Hotspots: Where We're Eating in May

This month, we'll be at Udipi Cafe, Bar Marco, Shiloh Grill and Kous Kous Café.


Udipi Cafe
If you aren’t part of the burgeoning dosa appreciation movement, you will be after sampling Udipi’s mastery of the form. Impossibly thin and incomparably savory, dosas are giant crepes from south India, where all types of beans, grains and rice are soaked, ground, blended and transformed. Part of Udipi’s charm, besides the enormous menu that lists traditional fare, is that it’s located down a winding road parallel to the highway above; the anticipation builds, as it should, for the almighty dosa.

4141 Old William Penn Highway, Monroeville; 412/373-5581,

Bar Marco
The Italian cooking credo — quality ingredients, limited human involvement — holds true with frico, a magnificent snack served at this new Strip District spot. The treat (originally the frugal cook’s way of using cheese scraps) comprises a wedge of savory pie, borne of potatoes, baked in a skillet loaded with bubbling Montasio and melty leeks. Bar Marco’s inventive menu features a dozen more small plates and expertly mixed cocktails (a tequila gimlet with lime and basil, for example).

2216 Penn Ave., Strip District; 412/471-1900,

Shiloh Grill
Venture to the Harris Grill’s sister restaurant atop Mount Washington and marvel at the interior’s uncanny resemblance to the Shadyside original. Intrepid travelers are amply rewarded for getting up the hill when a piping-hot cinderblock of lasagna arrives at their table. The so-wrong-it’s-right marriage of breaded eggplant, pesto, cheese and a slightly spicy tomato sauce shows that noodles aren’t necessary. Also recommended: fried local cheese curds, Jamaican jerk-chicken tacos and the Greek salad.

123 Shiloh St., Mt. Washington; 412/431-4000,

Kous Kous Café
Like plucking the strings of an oud, the Moroccan chef singles out notes of saffron, anise, orange blossom and mint — complex, aromatic flavors. The melody created by chef Abdel Khila at this tiny café is spellbinding — from the house salad’s just-right sweet mint vinaigrette to the zaalouk (a bonfire-smoky roasted-eggplant dip). Even the couscous is bound to impress. Khila’s mother, who’s responsible for a subtle trio of cookies, is clearly an influence in her son’s kitchen.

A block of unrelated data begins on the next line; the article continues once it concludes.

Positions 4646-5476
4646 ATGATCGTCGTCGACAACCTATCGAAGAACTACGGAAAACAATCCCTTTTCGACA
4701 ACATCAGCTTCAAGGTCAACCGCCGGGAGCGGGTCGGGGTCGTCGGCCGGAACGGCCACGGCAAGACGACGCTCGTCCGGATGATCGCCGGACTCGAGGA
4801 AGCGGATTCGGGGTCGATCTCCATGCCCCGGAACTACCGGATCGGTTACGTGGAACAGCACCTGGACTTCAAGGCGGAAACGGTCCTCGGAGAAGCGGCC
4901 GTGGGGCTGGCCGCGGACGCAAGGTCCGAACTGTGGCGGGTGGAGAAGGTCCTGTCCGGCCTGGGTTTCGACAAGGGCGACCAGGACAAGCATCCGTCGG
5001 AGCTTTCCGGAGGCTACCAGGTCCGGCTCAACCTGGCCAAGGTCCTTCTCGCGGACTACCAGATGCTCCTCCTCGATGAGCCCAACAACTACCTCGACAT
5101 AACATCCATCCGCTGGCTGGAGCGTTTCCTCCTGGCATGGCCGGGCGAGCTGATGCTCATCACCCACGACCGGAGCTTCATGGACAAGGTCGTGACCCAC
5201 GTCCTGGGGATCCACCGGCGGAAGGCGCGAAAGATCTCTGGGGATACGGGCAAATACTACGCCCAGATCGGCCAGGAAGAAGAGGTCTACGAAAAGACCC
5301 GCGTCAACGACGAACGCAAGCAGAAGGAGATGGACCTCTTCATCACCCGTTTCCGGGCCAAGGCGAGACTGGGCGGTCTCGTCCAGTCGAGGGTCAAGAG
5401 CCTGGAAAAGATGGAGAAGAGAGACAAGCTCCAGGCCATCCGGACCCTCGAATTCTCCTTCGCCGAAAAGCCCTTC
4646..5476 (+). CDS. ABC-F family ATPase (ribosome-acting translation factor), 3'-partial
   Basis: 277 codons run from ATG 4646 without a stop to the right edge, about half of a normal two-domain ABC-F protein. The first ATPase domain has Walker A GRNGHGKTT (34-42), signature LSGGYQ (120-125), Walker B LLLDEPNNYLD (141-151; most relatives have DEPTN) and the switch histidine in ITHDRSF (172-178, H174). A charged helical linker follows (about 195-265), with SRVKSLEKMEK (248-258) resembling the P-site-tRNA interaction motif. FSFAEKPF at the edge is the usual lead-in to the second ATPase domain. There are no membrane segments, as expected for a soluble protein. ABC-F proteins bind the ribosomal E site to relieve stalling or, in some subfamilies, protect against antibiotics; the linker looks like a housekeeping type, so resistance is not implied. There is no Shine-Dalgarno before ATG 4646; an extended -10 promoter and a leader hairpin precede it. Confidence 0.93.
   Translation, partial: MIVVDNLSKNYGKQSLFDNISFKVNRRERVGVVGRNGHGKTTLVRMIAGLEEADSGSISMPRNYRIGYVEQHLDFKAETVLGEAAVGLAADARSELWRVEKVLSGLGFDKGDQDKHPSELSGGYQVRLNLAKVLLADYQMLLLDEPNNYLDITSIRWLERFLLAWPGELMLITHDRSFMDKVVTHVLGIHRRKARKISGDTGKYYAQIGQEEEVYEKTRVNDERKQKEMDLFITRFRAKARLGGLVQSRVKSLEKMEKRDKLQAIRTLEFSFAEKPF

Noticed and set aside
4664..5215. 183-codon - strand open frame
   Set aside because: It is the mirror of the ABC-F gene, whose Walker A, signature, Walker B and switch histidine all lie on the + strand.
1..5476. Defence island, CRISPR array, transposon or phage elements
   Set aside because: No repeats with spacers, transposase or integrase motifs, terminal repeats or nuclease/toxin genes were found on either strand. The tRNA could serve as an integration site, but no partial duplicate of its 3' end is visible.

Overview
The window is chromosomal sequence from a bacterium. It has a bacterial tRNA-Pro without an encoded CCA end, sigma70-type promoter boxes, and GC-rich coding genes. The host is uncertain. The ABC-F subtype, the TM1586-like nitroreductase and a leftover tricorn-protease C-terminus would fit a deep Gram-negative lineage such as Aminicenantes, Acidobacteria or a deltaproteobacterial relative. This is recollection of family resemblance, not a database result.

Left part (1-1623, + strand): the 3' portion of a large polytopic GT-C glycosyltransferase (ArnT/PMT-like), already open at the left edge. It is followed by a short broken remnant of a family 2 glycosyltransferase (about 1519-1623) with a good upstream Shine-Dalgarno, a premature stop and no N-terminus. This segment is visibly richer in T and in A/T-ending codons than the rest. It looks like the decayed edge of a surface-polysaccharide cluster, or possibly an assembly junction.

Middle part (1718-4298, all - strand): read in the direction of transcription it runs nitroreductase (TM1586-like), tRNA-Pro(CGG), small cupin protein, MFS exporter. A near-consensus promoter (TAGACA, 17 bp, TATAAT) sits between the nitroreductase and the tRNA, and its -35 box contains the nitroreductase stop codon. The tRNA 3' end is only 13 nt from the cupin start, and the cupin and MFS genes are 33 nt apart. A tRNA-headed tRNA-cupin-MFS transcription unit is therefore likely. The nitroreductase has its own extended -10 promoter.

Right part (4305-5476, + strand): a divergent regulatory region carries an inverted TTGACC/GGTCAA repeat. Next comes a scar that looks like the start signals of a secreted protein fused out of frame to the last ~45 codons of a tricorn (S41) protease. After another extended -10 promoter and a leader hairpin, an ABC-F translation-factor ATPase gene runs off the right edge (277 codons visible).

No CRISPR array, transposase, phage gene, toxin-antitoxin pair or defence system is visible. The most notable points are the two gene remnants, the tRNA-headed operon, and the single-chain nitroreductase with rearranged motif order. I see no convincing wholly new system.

665 Washington Road, Mt. Lebanon; 412-563-5687,

Lisa Young, Owner, Sugar Mama Cakes

Pastry chef Lisa Young is the owner of Sugar Mama Cakes. You can find her sweet treats at the Pittsburgh Public Market.   

Favorite frosting:
Pomegranate buttercream. It’s this pretty dusty-rose color, and tastes so tart and delicious.  

Dessert you entertain with at home:
French macarons — say, Nutella, Salted Caramel and Strawberry Balsamic.  

Size of cookbook collection:
It fills up an IKEA bookshelf that has 16 cubbies. My favorite dessert cookbook is Dessert Fourplay by Johnnie Iuzzini, the judge on “Top Chef: Just Desserts.”  

Most unique cake:
I’m from Thailand, and I ask my mom to bring me tons of tea leaves when she visits so that I can capture that flavor in my Thai iced-tea cake.  

Best dessert you’ve ever had:
A hazelnut tart from WD50 in New York, a place known for its molecular gastronomy. It tasted perfect, and it was technically amazing; the filling was incredibly smooth.

Sugar Mama Cakes, 412/512-0455,

— Kate Chynoweth

Categories: Eat + Drink Features